Yen, the japanese currency, is the safe haven, or better, is the safest of them all, according to a correlation analysis by Goldman Sachs Group Inc. economists. Goldman economists, led by Kevin Daly, compared daily and monthly fluctuations for a basket of 28 market currencies across two five-year periods from 2007 to 2011 and 2012 to 2016. The yen showed the most consistent negative correlation to global stocks, U.S. oil prices and 10-year U.S. Treasury yields.
“The yen is the most ‘safe-haven’ of ‘safe-haven’ currencies, with the Swiss franc and U.S. dollar vying for second place,” the Goldman analysis found. “At the other end of the spectrum, a number of different emerging-market currencies vie for the title of most ‘risk-on’ currency. These correlations appear relatively stable over time, with the notable exception of some of the U.S. dollar’s relationships.”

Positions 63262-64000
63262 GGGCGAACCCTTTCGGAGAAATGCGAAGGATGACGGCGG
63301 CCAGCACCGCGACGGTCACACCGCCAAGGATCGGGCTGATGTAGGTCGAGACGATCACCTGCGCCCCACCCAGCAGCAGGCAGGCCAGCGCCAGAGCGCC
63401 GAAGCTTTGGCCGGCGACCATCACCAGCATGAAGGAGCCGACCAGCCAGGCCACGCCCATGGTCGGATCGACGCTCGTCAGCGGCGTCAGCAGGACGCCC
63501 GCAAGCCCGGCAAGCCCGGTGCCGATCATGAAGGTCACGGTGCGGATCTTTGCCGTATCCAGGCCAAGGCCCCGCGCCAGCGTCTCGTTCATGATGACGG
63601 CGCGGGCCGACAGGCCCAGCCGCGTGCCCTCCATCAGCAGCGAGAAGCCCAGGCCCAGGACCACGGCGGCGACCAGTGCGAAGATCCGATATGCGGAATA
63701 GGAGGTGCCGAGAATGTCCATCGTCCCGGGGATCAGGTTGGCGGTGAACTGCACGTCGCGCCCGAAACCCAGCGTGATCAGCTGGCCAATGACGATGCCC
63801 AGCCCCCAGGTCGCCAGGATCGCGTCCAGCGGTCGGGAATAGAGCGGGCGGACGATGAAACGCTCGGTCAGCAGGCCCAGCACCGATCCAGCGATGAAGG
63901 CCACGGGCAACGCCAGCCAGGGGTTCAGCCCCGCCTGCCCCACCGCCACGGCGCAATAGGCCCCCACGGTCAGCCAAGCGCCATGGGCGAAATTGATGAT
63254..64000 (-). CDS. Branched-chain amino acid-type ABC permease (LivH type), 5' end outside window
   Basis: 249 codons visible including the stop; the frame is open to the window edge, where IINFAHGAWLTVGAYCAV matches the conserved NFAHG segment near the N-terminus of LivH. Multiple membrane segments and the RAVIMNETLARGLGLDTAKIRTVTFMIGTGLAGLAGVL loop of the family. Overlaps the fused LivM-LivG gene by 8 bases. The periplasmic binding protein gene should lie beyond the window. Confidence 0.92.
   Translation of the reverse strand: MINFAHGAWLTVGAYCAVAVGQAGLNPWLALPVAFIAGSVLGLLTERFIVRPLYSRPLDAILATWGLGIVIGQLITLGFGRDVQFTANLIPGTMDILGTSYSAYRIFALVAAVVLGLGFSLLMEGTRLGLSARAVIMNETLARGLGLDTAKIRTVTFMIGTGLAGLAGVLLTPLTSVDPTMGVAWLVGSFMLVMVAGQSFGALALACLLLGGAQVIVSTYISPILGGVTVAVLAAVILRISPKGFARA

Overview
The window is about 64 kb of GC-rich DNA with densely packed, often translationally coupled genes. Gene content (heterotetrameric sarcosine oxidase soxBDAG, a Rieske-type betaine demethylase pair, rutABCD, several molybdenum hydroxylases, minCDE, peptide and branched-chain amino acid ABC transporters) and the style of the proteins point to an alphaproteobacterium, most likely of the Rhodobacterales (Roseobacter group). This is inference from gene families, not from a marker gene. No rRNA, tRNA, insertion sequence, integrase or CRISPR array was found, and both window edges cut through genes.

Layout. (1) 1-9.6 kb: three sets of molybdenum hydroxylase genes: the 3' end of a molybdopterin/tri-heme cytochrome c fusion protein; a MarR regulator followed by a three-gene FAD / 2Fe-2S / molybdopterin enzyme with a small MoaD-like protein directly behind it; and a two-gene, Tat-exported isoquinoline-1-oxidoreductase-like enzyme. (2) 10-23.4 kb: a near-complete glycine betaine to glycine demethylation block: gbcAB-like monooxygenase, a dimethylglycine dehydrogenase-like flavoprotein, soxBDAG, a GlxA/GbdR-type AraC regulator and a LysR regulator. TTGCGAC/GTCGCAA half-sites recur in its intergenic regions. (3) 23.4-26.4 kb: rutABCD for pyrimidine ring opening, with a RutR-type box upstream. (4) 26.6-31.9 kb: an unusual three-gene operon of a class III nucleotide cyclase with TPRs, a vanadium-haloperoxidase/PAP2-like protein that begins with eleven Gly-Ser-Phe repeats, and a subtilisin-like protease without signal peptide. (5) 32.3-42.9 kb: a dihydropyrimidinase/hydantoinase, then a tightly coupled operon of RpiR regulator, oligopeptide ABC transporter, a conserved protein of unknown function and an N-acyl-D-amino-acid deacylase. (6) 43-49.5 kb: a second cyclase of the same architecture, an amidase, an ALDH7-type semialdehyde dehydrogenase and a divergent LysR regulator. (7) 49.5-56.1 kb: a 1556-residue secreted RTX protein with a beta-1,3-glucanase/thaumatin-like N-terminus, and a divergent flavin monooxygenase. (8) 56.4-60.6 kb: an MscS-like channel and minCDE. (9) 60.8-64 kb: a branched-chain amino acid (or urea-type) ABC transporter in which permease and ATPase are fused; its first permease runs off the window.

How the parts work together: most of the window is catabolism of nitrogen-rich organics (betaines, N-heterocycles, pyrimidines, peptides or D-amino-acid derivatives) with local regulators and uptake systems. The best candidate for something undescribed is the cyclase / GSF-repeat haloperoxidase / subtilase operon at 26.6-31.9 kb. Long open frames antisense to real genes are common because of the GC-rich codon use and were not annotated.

The Swiss franc weakened against other major currencies in the European session on Monday.
The Swiss franc fell to a 13-month low of 1.1015 against the euro and a 5-day low of 0.9669 against the US dollar, from early highs of 1.0976 and 0.9629, respectively.
Against the yen, the franc dropped to 118.10 from an early 1-1/2-year high of 118.60.
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